“Non-residents will start connecting to us this year. People are already turning to us,” said First Deputy Governor of the Central Bank of Russia Olga Skorobogatova. Earlier, the official said that by using the alternative payment system foreign firms would be able to do business with sanctioned Russian companies.
As of September, 416 Russian companies have joined the System for Transfer of Financial Messages (SPFS), including the Russian Federal Treasury and large state corporations including Gazprom Neft, Rosneft, and others, the Central Bank said.
The potential exclusion of Russia from SWIFT worried the country’s banks in 2014, when the EU and the US introduced the first round of international sanctions against Moscow over alleged involvement in the Ukraine crisis and the reunification with Crimea. SWIFT has said it remains neutral in the political conflict.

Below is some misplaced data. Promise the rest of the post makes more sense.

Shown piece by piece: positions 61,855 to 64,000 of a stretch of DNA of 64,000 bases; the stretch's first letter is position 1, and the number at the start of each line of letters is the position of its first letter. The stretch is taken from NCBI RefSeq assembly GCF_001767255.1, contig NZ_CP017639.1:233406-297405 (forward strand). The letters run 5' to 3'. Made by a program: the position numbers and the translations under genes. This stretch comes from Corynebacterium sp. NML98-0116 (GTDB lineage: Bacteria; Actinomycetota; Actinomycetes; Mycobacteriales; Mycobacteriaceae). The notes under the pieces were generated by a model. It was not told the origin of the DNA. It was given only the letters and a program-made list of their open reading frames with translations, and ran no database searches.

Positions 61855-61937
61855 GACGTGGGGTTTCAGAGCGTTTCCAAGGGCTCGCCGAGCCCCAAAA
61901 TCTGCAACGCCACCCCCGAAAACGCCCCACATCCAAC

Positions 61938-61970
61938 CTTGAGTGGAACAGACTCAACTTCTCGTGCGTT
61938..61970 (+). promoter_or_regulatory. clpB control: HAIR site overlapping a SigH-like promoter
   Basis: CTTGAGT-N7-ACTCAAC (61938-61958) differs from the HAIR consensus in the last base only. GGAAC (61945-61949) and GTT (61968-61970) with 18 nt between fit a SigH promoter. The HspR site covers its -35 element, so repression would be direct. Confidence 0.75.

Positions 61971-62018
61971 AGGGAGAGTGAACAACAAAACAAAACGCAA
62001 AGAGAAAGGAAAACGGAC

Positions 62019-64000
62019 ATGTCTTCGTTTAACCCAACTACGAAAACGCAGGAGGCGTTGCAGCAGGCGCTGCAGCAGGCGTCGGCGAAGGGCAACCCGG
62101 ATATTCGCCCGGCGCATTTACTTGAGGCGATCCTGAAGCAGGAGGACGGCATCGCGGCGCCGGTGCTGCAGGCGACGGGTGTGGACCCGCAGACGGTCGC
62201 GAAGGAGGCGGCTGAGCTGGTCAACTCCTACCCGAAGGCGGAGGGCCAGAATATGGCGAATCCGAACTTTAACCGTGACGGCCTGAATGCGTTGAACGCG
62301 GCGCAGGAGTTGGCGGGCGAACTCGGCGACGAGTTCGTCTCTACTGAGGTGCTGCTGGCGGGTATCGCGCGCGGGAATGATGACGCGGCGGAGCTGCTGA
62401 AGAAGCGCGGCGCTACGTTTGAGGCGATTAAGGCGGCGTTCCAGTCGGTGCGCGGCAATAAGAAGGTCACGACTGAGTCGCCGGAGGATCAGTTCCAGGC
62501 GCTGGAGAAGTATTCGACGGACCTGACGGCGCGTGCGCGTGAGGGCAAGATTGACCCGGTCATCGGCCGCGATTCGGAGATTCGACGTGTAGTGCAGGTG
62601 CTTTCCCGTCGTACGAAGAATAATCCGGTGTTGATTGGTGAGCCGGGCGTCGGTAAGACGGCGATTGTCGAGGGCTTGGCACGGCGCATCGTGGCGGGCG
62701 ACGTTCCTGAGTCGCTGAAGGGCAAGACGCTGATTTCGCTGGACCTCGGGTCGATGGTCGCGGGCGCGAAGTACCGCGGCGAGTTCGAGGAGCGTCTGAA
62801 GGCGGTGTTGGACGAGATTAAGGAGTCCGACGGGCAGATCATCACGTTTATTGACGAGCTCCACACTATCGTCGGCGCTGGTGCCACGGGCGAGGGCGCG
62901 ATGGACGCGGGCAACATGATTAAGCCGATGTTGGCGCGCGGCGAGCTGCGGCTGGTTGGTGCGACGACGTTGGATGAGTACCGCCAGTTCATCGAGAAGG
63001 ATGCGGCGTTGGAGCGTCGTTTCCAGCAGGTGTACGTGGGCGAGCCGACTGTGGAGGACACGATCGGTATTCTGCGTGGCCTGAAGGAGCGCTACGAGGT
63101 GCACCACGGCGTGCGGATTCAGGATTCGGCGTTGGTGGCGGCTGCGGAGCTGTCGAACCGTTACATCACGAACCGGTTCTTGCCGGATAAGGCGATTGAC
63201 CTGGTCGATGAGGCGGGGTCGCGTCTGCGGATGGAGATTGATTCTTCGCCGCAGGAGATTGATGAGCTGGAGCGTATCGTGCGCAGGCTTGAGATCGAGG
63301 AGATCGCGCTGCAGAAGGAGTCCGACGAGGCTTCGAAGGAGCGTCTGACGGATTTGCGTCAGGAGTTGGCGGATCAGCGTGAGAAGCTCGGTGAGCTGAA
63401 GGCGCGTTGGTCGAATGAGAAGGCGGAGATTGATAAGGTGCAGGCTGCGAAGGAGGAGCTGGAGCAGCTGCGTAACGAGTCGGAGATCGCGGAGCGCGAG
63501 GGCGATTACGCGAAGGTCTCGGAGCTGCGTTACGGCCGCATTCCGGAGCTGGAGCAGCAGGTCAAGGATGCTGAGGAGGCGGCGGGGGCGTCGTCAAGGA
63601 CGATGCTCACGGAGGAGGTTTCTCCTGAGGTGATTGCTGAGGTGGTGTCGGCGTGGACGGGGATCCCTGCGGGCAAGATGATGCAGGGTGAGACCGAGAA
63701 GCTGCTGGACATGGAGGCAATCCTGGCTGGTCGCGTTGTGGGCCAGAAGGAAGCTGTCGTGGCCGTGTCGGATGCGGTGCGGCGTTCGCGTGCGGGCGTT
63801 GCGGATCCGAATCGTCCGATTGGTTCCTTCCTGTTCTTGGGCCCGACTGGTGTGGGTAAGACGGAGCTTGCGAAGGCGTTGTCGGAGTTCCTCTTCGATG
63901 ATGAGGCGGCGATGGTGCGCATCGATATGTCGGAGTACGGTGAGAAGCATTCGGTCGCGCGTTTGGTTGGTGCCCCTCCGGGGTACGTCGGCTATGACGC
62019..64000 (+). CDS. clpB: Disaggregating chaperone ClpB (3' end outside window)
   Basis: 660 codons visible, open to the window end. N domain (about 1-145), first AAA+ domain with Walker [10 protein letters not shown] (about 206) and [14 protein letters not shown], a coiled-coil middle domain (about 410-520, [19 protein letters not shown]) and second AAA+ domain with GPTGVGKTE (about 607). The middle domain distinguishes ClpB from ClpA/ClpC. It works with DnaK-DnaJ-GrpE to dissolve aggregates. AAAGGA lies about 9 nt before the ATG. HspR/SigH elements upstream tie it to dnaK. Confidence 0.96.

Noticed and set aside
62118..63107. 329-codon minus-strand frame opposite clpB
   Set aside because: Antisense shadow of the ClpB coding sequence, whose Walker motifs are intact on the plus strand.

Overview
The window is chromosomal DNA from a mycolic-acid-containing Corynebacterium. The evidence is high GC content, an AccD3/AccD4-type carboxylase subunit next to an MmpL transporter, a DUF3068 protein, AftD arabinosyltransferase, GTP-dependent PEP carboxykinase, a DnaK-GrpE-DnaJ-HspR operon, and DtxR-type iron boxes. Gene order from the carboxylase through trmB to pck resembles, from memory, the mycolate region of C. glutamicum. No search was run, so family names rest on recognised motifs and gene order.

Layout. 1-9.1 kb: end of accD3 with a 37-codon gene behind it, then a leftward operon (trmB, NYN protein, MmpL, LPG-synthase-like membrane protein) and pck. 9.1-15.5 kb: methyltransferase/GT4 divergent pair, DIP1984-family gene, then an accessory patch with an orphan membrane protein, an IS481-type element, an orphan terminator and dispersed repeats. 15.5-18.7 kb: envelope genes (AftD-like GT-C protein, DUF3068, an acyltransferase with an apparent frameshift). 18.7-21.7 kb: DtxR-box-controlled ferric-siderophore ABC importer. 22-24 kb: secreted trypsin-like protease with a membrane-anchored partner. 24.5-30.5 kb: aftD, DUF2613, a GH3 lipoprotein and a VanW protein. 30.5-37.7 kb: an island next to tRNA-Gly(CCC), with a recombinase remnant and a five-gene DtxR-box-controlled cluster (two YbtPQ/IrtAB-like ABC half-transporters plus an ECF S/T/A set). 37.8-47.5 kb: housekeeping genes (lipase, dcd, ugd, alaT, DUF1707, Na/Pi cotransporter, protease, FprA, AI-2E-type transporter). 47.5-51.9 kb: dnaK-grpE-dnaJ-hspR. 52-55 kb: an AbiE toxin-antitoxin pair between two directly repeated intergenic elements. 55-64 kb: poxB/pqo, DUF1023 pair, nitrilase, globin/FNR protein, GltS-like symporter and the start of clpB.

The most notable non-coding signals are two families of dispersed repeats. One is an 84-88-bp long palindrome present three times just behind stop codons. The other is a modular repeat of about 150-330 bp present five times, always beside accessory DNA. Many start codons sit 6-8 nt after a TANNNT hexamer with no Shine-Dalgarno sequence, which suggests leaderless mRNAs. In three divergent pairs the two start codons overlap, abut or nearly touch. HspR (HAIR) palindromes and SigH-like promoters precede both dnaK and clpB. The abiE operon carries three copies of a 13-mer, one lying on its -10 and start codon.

There have been reports that despite such claims, the US has enough power to block transactions through SWIFT. In 2012, Danish newspaper Berlingske wrote that US authorities managed to seize money being transferred from a Danish businessman to a German bank for a batch of US-sanctioned Cuban cigars. The transaction was made in US dollars, which allowed Washington to block it.
SWIFT is a financial network that provides high-value cross-border transfers for members across the world. It is based in Belgium, but its board includes executives from US banks with US federal law allowing the administration to act against banks and regulators across the globe. It supports most interbank messages, connecting over 11,000 financial institutions in more than 200 countries and territories. The European Union is also working on an alternative to SWIFT. The project, promoted by Germany, will help Brussels to bypass US sanctions against Iran.